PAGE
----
How do people perceive evangelism?

(Carson Weitnauer) #1

Hi friends,

Alvin Reid, in his book Sharing Jesus without Freaking Out: Evangelism the Way You Were Born to Do It, writes this pithy but powerful statement:

Lost people are more amazed at our silence than offended at our message.

His point reminded me of something Nabeel Qureshi often said. Here’s one version:

Evangelism is more than memorizing facts and apologetic arguments. Sometimes it’s enough to simply be a friend who cares and asks questions. I remember one time in high school when I was still a staunch defender of Islam. Betsy, an outspoken Christian in our school, cared enough to ask me a question. She had a soft yet adamant demeanor, which made the rest of us feel uneasy.

She asked me a simple question, “Do you know about Jesus?”

At the time I remember thinking, “Betsy is crazy.” We were in the middle of Latin class! All the same, I immediately gained respect for her. Why had the other Christians never asked me what I thought of Jesus? They thought I needed Jesus to go to heaven, right? Were they content with letting me go to Hell, or did they not really believe their faith? Her question meant she believed, and she cared whether I believed.

Would you agree or disagree with Alvin and Nabeel on this point?

In other words, do you think being open about your faith will lead to your friends and family respecting you less - or respecting you more? Will it break trust - or build it? I’m curious to hear what you think - and why!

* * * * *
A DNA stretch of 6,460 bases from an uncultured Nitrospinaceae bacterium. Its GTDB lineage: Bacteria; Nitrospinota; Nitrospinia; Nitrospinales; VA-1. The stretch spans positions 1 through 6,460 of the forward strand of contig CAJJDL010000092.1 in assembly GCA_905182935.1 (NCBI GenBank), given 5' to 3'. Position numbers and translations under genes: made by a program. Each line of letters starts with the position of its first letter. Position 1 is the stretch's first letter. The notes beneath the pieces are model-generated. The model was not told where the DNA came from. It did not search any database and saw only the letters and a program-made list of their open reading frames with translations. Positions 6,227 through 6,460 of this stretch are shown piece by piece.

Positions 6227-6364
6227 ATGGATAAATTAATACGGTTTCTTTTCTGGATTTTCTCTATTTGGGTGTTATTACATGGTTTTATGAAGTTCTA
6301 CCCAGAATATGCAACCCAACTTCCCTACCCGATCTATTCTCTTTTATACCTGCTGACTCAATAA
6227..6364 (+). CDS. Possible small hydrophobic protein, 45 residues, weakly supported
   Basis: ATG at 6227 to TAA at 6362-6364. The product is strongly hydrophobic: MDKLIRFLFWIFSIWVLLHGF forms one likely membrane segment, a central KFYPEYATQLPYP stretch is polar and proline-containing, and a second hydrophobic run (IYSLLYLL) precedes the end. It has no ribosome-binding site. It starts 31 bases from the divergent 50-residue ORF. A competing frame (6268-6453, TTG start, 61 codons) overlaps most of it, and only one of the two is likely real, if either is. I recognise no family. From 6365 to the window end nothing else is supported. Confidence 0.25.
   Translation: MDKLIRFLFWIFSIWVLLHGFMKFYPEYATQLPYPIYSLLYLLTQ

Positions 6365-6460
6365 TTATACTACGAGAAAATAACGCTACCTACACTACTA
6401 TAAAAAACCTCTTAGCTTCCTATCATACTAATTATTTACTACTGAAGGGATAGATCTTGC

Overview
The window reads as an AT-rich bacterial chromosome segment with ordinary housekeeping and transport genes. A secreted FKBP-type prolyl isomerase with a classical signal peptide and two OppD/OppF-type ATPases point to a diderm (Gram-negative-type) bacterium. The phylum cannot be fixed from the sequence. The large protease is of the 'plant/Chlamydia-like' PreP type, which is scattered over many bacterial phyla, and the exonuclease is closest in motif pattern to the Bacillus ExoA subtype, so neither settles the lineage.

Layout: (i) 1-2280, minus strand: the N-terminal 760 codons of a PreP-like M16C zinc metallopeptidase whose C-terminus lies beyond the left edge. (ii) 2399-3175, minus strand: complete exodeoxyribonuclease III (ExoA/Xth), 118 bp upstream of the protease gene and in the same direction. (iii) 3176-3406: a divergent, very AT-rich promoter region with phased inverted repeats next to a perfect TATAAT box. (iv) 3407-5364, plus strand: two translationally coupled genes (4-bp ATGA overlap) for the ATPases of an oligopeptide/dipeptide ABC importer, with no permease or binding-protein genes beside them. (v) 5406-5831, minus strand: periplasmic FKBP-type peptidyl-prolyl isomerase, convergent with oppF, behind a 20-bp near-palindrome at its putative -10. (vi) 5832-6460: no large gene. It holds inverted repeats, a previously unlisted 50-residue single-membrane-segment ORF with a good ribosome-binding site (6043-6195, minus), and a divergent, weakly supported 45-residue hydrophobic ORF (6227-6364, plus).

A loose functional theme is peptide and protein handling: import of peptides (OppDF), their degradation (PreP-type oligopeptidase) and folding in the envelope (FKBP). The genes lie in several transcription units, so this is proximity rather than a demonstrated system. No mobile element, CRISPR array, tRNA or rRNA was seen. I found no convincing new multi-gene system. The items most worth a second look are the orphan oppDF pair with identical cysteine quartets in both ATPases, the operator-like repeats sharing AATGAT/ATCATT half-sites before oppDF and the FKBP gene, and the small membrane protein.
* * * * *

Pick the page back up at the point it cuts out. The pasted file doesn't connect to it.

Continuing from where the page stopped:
(Omar Rushlive Lozada Arellano) #2

This is a good question, @CarsonWeitnauer. I believe getting less or more respect about evangelization would depend on the person whom we are evangelizing. I believe that a person may hate me evangelizing because they would think that I’m imposing my belief on them, then there are people like Nabeel that would respect me as a result.

Personally, if I’m an unbeliever, I would be like Nabeel, or Penn Jillette, who would respect people who proselytize more. I remember this quote attributed to Penn in an article I’ve read:

“I’ve always said,” Jillette explained, “I don’t respect people who don’t proselytize. I don’t respect that at all. If you believe there is a heaven and hell, and people could be going to hell or not getting eternal life or whatever, and you think it’s not really worth telling them this because it would make it socially awkward.

“How much do you have to hate somebody to not proselytize? How much do you have to hate someone to believe everlasting life is possible and not tell them that?”

Jillette then offered this example to illustrate his point: “If I believed, beyond a shadow of a doubt, that a truck was coming at you, and you didn’t believe it, that that truck was bearing down on you, there’s a certain point that I tackle you, and this is more important than that.”

In light of this, I guess if the church is silent about the gospel, it would beg the question if we really believe in it. If we’re truly convinced that all are sinners, that all would be judged unless people are in Christ, then it would really show one way or another in our words and actions. If we truly love God more than men, then it would show in how we share, like in being socially awkward would not have priority over something that is a life and death situation. If we care about being socially awkward, then it might mean we care more of ourselves than others, since if God is our priority, then it’ll show in our concern with other people’s eternal destiny.